REVIEW: Harem Scarem – Live in Japan (1996)

scan_20170221HAREM SCAREM – Live in Japan (1996 WEA)

Three albums seems to be the industry standard before you can release a live one.  Harem Scarem followed suit and issued Live in Japan right after their third LP, Voice of Reason.  It was their first with new bassist Barry Donaghy, replacing Mike Gionet.

Live in Japan is a safe, fairly compact selection of tunes from the first three.  It could use less Voice of Reason, an album which never boasted the killer tunage from the first two.  In fact if one edited out “Blue”, “Candle”, “Breathing Sand”, and “Paint Thins”, you could make a pretty tight set.  Leave in “Warming a Frozen Rose” though; it was always the best of the Voice of Reason tracks.  You can also leave in the title track as it’s pretty heavy.  Most of the real firepower comes from Mood Swings.  The opening salvo of “Change Comes Around” and “Saviours Never Cry” are a rousing start to the proceedings.

Live, Harem Scarem were tight.  Their harmonies are handled easily by the four guys, all capable singers.  Harry Hess’ roar is not lessened by the road nor jet lag.  He’s as powerful here as he is on record.  This is necessary for amped rockers like “Had Enough” and “Empty Promises” from Mood Swings, both very strong.  There is only one song from the 1991 debut album Harem Scarem. Representing Harem’s early pop rock roots is “Slowly Slipping Away”; call it a power ballad or just call it a song.  It feels like it has too much guitar to be a ballad, so call it what you want: it’s great.  You can clearly hear Barry Donaghy’s contributions on backing vocals, an essential part of the song’s hookiness.  The live set closes on “No Justice”, the best known track from Mood Swings and an obvious crowd favourite.  The vocals are just outstanding from the whole band.

There are two bonus studio tracks on this album, a nice little unexpected treat.  The first, “Pardon My Zinger” is a peppy instrumental the likes of which you expect from guys like Joe Satriani.  Not so much for guitar trickery, just in terms of composition and hooks.  The last track is a new ballad called “More Than You’ll Ever Know”.  It has since been reissued on Japanese compilations such as Ballads and B-Side Collection, but this live album is the easiest place to get a copy.  As far as ballads go, this one’s not bad.

For fans who didn’t get into Voice of Reason the way they did the first two, Live in Japan offers a bumpy ride.   There is little question that the recorded performance is freaking amazing.  It just comes down to the songs and personal taste.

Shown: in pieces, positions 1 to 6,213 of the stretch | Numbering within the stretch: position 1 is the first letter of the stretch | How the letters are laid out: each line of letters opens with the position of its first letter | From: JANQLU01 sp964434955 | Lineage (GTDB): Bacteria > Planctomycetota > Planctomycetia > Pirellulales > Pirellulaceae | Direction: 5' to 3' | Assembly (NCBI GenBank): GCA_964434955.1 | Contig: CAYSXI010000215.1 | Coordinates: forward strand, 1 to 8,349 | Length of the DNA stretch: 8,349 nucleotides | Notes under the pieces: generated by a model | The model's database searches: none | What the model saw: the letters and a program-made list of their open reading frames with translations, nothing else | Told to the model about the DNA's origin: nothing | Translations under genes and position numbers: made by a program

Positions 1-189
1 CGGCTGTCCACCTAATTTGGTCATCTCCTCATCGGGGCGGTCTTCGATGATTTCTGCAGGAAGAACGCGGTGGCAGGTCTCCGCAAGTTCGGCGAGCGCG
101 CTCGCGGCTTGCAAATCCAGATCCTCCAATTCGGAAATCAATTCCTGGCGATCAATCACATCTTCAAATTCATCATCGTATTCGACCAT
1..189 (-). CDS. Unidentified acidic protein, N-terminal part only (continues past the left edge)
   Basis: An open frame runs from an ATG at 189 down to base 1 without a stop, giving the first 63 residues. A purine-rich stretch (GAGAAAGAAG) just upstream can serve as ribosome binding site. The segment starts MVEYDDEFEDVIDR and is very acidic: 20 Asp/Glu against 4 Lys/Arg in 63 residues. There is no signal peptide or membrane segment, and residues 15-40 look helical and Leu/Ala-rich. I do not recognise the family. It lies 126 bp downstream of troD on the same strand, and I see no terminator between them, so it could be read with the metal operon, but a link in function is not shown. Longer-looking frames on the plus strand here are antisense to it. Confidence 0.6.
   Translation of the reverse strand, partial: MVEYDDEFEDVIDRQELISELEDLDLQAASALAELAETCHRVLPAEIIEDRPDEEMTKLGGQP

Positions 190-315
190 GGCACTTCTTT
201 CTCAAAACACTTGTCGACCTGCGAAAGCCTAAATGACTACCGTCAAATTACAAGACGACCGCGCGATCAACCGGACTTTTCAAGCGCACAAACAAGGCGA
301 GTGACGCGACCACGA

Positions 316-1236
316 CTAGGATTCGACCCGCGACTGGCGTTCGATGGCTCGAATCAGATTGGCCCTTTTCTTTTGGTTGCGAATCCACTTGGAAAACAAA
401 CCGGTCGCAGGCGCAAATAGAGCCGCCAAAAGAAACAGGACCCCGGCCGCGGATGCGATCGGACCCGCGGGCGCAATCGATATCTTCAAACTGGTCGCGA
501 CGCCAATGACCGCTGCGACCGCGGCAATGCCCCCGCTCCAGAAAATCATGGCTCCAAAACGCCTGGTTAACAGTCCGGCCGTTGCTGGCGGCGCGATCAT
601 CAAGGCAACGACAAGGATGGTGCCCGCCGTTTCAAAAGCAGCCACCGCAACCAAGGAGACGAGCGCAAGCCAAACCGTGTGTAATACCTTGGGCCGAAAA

3/5 stars

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18 comments

    1. Yes sir! My goal is to review all the ones I have. And even for studio albums you already own, some of my later ones are the Japanese, so you may run into songs that you weren’t aware of. The Japanese version of Overload has You SHook Me All Night Long on it!

      Liked by 1 person

        1. I am still working on ripping my collection to my PC. It’s a years long process. It’s a good way to force myself to put new music in the rotation. Typically when I rip a bunch of music to my PC, I’ll also put them on a flash drive so I can listen to them in the car.

          Liked by 1 person

        1. Yes I have a live album that came with a CD crate. I think there are four or five of those total. But I don’t believe they count on the “official” discography, although that is often up to the fan.

          I think there are varying degrees of official. At one end are the regular CD releases…at the other end bootlegs (completely unofficial). In between you have: record company compilations, fan club releases, radio broadcasts, “instant live”…ultimately the fans must choose what to focus on for their collections.

          Liked by 1 person

  1. Your recent posts got me listening to “Mood Swings” again. Still their best album and if the live album is top heavy with songs from that album, then it must be good.

    Like

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